W3C home > Mailing lists > Public > www-tag@w3.org > February 2013

Re: Revisiting Authoritative Metadata (was: The failure of Appendix C as a transition technique)

From: Robin Berjon <robin@w3.org>
Date: Tue, 26 Feb 2013 12:27:42 +0100
Message-ID: <512C9C2E.3090408@w3.org>
To: David Sheets <kosmo.zb@gmail.com>
CC: "www-tag@w3.org List" <www-tag@w3.org>
On 26/02/2013 05:14 , David Sheets wrote:
> On Mon, Feb 25, 2013 at 4:25 AM, Robin Berjon <robin@w3.org> wrote:
>> Right. But that information gets lost when you save the payload. People
>> don't go about saving HTTP messages to disk, they save the payload.
>
> I believe you mean end user agents save the payload. It is quite
> common for automated consumers to persist transactional metadata.

It is common for UAs to try to do that, too (typically by mapping to a 
file extension). But data often has a far more extensive life ccyle.

>> What one cares about transmitting most of the time is the payload, not the message.
>
> The message is the standard way to deliver the payload. If you just
> want to send the payload, use netcat. Or use HTTP without a
> Content-type header.

"If you want foo, use bar" is hardly a solution to the real world 
problem we're looking at.

Iff you use the protocol properly and iff you only speak to people who 
do so as well then you're right: everything is fine and dandy. But 
that's not an accurate description of reality.

>>> How is this an antipattern? It's very standard and very unambiguous.
>>
>> Something can be standard and unambiguous and yet still a bad idea.
>
> Between
>
> "Here's how you describe your content if you want."
>
> and
>
> "Sometimes people lie so don't bother telling the truth. Telling the
> truth is deprecated."
>
> It seems, to me, that the second is a bad idea.

Possibly, but then the dichotomy you describe above is a complete 
strawman and doesn't in the least relate to what I'm proposing. What I'm 
stating is:

 Splitting away information that is required for integrity serves no 
identified purpose and rather obviously introduces a weakness into the 
architecture; and

 Our documentation of the architecture is lying about the state of the 
world, let's make it tell the truth.

> That this heuristic is also useful when publishers lie to you is not a
> reason to silently disregard the sender's intent, "sniff", and present
> to an ignorant user. Fundamental interpretation errors and subsequent
> heuristic correction should be surfaced. That this is NOT the present
> behavior indicates, to me, an attitude of Browser Knows Best.

Well, as shocking as it may sound users seem to prefer tools that 
produce the results they want (accessing the content) over tools that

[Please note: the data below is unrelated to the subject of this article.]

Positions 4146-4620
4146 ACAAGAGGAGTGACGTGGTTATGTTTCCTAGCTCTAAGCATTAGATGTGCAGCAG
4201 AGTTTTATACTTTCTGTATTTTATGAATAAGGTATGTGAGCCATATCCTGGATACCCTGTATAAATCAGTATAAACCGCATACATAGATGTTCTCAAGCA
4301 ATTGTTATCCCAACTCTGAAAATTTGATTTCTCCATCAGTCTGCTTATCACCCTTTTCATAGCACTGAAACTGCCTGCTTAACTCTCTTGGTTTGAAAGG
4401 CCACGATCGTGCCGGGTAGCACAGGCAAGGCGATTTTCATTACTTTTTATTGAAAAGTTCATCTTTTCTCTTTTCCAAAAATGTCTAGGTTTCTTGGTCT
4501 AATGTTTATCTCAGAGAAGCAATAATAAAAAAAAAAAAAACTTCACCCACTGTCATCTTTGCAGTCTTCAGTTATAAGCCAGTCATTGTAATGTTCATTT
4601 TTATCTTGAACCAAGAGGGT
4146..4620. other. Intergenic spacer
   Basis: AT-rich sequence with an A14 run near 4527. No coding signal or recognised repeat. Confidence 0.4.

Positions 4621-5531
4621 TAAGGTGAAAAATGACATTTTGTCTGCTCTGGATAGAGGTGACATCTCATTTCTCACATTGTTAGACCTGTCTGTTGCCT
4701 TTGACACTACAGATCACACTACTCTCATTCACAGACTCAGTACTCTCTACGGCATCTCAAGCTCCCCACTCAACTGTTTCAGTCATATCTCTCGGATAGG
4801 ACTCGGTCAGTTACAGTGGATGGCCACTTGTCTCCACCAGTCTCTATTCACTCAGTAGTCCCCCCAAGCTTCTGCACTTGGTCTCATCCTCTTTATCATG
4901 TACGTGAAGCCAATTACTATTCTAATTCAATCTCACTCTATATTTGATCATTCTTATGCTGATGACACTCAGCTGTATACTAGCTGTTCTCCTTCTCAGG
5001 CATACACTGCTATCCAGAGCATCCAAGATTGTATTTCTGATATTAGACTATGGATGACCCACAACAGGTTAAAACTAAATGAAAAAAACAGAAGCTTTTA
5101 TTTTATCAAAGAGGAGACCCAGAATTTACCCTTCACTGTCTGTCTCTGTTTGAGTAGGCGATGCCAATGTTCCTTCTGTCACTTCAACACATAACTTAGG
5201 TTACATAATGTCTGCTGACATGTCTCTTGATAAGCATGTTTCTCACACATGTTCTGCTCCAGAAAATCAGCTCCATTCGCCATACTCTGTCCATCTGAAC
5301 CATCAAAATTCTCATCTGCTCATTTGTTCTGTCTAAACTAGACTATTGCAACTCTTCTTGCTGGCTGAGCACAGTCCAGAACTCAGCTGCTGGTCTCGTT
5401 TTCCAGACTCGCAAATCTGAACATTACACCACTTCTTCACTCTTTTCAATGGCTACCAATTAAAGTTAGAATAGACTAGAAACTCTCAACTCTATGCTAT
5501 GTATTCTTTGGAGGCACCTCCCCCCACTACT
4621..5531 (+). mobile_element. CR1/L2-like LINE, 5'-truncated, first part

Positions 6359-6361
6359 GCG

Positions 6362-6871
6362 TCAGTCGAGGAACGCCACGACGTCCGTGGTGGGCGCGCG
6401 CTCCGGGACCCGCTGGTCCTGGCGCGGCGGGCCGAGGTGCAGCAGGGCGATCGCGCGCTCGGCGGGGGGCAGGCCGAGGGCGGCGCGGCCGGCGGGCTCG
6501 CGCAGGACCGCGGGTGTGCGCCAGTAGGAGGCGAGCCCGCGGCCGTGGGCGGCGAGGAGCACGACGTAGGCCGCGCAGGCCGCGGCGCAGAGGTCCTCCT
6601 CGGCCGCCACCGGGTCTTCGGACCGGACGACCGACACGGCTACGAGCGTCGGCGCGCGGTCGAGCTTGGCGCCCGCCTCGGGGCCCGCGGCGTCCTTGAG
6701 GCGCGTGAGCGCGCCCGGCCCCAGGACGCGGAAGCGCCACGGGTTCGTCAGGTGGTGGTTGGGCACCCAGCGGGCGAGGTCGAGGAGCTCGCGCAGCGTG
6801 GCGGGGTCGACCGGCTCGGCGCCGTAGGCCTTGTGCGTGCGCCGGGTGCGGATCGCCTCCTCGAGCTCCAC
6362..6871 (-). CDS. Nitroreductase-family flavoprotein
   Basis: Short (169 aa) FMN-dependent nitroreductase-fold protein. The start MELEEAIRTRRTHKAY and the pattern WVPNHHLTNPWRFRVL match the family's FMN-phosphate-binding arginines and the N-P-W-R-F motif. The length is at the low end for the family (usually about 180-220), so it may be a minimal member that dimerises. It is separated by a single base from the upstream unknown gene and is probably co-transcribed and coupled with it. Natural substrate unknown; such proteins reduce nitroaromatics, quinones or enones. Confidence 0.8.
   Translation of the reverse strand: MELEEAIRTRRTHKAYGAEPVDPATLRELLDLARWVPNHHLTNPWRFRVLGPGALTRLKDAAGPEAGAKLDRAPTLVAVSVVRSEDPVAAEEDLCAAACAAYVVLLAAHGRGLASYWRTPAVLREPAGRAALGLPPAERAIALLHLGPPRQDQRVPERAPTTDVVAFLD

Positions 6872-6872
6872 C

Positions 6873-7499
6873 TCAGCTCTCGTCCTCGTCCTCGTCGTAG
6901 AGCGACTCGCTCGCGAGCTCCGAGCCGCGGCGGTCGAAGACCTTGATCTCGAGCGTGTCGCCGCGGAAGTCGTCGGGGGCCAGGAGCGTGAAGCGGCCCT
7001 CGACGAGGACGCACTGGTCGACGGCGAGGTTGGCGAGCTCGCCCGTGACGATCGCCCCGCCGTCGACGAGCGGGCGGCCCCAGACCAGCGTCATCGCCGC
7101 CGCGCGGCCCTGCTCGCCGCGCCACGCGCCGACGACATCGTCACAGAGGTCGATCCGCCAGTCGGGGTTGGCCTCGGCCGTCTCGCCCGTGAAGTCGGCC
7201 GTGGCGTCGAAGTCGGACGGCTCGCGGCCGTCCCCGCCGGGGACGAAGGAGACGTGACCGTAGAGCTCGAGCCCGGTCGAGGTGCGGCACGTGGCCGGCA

condescend to them as "ignorant users".

> Yes, there are problems with the present system. Your suggestion of
> "everyone should just plan for ambiguous sniffing and we should
> deprecate declarative intent" appears to be removing publisher choice
> without any proposed replacement.

Give me a use case for sender intent. Then we can look at the merits of 
a technical solution that implements it.

http://w3cmemes.tumblr.com/post/34633601085/grumpy-old-maciej-has-a-question-about-your-spec

>>  The cost of error is born by the receiver, not the sender. In any such
>> system you are guaranteed to see receivers perform error correction, and
>> those will dominate over time (simply by virtue of being better for their
>> users).
>
> That's fine. Error correction is very important.
>
> It doesn't follow that declaring intent should be deemed an
> antipattern.

The antipattern isn't declaring intent. It's declaring any information 
required for the processing of a payload separately from that payload, 
*and* requiring it to be authoritative. Down that path lies breakage.

>>> What occasion would that be?
>>
>> The aforementioned revisiting of this issue.
>
> "On the occasion of my raising the issue, the issue should be settled." ?

Well, it's not the first time and I'm not the first person to point out 
that Authoritative Metadata is an anti-finding. Note that I'm not the 
one who brought up the notion of revisiting it, I simply took the 
opportunity to remind this community that we have a bug there.

> I add, here, that application/json does not guarantee dictionary
> ordering nor supply any higher-level namespace mechanism. How do you
> suggest JSON messages be transmitted in this New World?

As I've now said about twenty times in this thread, I'm not proposing 
that we remove content types, simply because we can't (if we could, I 
would). Further mentions of this strawman won't get a response.

We can't fix (most of) the data formats we have that don't include 
built-in typing. What we *can* fix is our advice that that's actually a 
feature, and rather recommend that future file formats do not repeat 
this mistake. It's too late to save JSON, at least until such a time as 
a v2 happens, if it ever does. If it *does* happen, you can bet that a 
builtin indicator will be at the top of my list.

> Yeah, but receipt from a remote publishing authority is the most
> salient indicator of intended interpretation. Instead of
> (unsuccessfully) convincing the world to adopt consistent and useful
> magic numbers for every content type, why not standardize this in a
> common protocol that carries any type of content?

Because we did that and failed?

-- 
Robin Berjon - http://berjon.com/ - @robinberjon
Received on Tuesday, 26 February 2013 11:27:52 GMT

This archive was generated by hypermail 2.2.0+W3C-0.50 : Tuesday, 26 February 2013 11:27:52 GMT